Saturday, February 5, 2011

Retail Federation’s attack on local fertilizer management is a disservice to retailers

Last week the FL Retail Federation announced its support for legislation to stop local communities from protecting their waterfront economies from fertilizer pollution.  Click here to see the press release.

In it the Retail Federation made a number of erroneous claims against local rule:

1. There is no “complicated patchwork of local fertilizer ordinances.” There is already regional conformity in fertilizer management; all but 2 of the nearly 40 gulf coast ordinances share identical standards that relate to retail sales - the required use of 50% slow release nitrogen and the 4-month rainy season nitrogen and phosphorous application ban. 

2.  Not one Pinellas County (the only county with sales restrictions associated with their urban fertilizer ordinance) retailer lobbied against the restrictions before the ordinance was adopted, and retailers have reported to county staff that fewer products on the shelves is a welcome change.

3. Rather than being bad for business, the restrictions on the sale of non-compliant products in Pinellas County have been GOOD for Florida businesses.  Before the Pinellas sales restrictions became effective, only ~ 2 % of lawn fertilizers were Florida company products at Home Depot; now, from ~70 % to 90 % of their lawn fertilizers are Florida company products.*

That suggests the Retail Sales Restriction has had significant positive implications for Florida-based businesses; it has opened a door for Florida-based companies that have been ready to develop and provide ordinance-compliant products.   Listed below are some of the Florida fertilizer companies that are meeting the new market demand for ordinance-compliant products and claiming more retail shelf space.

Florikan E.S.A.:  1579 Barber Road, Sarasota, FL 34240
Sunniland Corporation:   P.O. Box 8001, Sanford, FL 32772-8001
Howard Fertilizer & Chemical Company:  8306 S. Orange Ave, Orlando, FL 32809
Growers Fertilizer Corporation312 N. Buena Vista Dr., Lake Alfred, FL 33850
Harrell's Fertilizer:  720 Kraft Road, Lakeland, Florida
Helena Chemical Company:  2405 N. 71st Street, Tampa, Florida
Florida’s Finest GrowersLake Alfred, FL
Green World Path:  1665 Donto Way, Brooksville, FL 34601
Smart World Organics, Inc:  18744 Titus Road, Hudson, FL 34667
Mothers Organics Inc6727 County Road 579, Seffner, FL 33584


4. Strong fertilizer management standards do not put turf health at risk and any claims to the contrary are unsubstantiated claptrap.    Urban fertilizer ordinances do not stop the maintenance of urban open space; they only require that the open space be maintained in a manner that is protective of local water resources.

So, why would the FL Retail Federation spend time and resources to stop fertilizer pollution prevention at the local level?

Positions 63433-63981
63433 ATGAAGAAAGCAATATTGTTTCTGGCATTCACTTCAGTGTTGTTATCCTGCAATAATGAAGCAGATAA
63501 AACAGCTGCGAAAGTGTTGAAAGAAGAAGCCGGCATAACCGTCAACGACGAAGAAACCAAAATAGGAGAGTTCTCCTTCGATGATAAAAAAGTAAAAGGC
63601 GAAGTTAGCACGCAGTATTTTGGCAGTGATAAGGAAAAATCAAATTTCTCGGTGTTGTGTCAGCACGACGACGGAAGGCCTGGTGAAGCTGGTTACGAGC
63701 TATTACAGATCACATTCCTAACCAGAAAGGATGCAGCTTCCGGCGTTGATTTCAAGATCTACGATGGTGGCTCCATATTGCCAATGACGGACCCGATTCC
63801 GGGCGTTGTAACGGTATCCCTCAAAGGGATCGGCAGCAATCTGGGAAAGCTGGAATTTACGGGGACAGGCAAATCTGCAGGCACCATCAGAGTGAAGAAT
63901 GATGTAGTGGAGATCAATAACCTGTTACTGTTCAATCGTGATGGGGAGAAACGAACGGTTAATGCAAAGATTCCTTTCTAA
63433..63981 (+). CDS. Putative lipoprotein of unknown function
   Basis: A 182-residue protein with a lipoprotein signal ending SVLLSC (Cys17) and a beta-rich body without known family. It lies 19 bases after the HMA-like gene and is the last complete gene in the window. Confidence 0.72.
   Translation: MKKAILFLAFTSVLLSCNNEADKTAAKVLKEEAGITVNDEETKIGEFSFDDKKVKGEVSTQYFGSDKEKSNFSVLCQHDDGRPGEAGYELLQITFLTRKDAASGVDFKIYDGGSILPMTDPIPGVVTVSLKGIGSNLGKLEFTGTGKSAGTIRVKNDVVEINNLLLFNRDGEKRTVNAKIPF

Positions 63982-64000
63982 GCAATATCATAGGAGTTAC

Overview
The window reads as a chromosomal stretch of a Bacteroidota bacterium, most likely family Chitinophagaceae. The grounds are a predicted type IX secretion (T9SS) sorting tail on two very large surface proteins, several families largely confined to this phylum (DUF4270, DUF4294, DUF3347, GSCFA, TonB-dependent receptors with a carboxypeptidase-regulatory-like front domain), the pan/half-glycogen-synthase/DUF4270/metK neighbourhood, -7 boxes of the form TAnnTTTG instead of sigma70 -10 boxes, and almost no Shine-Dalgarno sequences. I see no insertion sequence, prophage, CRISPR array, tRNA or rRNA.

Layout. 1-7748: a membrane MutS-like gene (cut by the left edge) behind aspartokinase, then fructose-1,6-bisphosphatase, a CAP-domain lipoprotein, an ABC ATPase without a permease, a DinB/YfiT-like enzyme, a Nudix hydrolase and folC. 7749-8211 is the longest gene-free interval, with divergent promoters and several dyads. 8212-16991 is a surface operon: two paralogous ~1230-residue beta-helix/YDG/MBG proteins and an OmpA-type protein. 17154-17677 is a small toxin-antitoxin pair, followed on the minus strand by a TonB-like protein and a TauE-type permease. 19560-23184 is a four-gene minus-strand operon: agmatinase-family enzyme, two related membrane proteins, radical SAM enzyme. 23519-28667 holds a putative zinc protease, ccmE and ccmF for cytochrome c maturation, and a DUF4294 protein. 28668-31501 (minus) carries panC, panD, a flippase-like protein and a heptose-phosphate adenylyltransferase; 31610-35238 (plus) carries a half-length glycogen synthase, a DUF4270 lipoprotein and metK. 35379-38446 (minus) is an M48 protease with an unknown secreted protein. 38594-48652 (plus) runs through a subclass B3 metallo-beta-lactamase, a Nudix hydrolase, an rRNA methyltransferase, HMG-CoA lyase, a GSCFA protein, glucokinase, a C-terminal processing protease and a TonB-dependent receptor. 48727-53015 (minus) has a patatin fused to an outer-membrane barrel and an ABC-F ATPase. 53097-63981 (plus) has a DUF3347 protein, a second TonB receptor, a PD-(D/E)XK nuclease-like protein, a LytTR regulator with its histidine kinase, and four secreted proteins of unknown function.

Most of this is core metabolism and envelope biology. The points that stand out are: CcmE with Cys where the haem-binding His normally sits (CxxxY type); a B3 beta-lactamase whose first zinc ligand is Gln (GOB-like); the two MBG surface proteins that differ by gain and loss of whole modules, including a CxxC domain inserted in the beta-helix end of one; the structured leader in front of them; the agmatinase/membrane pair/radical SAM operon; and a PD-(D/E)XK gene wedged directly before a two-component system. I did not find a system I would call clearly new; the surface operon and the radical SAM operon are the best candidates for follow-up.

The answer isn’t obvious. 

The Federation’s board includes leaders from Beall’s and Ron Jon Surf Shop.  Beall’s sells fishing and beach attire to residents and tourists alike and Ron Jon’s relies on clean coastal waters so its customers can surf.  There are few if any retailers in the state that do not benefit from the influx of tourists that come to enjoy Florida’s waterfronts. 

The Federation’s efforts to undermine water pollution controls that protect coastlines from harmful algal blooms is a mystery.  Or is it?

We figure the Federation’s position, so contrary to its own welfare, is coming from land-locked Ohio.


You see, the Scotts Miracle-Gro Company (the “Turf Builder” people), based in Ohio, instead of producing a “Turf Builder” product that complies with Florida’s ordinances (as so many Florida companies have done - see list above), has spent its considerable resources lobbying against local fertilizer management.

Scotts is the biggest turf fertilizer business in the nation and easily could have formulated a more sustainable product line.  But they didn’t.  In fact, since 2007 and 2008 when Sarasota, Charlotte and Lee Counties made the use of at least 50% slow release nitrogen illegal, Scotts has continued to sell its non-compliant products in those counties (making criminals out of unknowing county residents).

Now, with the Pinellas County sales restrictions on non-compliant products, the Scotts folks are out of luck (there are currently no Scotts turf products on Pinellas retail shelves) and they are angry.  And, it appears, pushing their weight around the Retail Federation.

Scotts Miracle-Gro has shown its true colors when it comes to the environment in Florida and the Federation doesn’t care.  Too bad, because the color of money is green; the Federation’s actions are putting Florida’s environment and tourist economy at risk and they may pay in the end.


*Information provided by Pinellas County Watershed Management Division

Cris Costello
Regional Representative
Sierra Club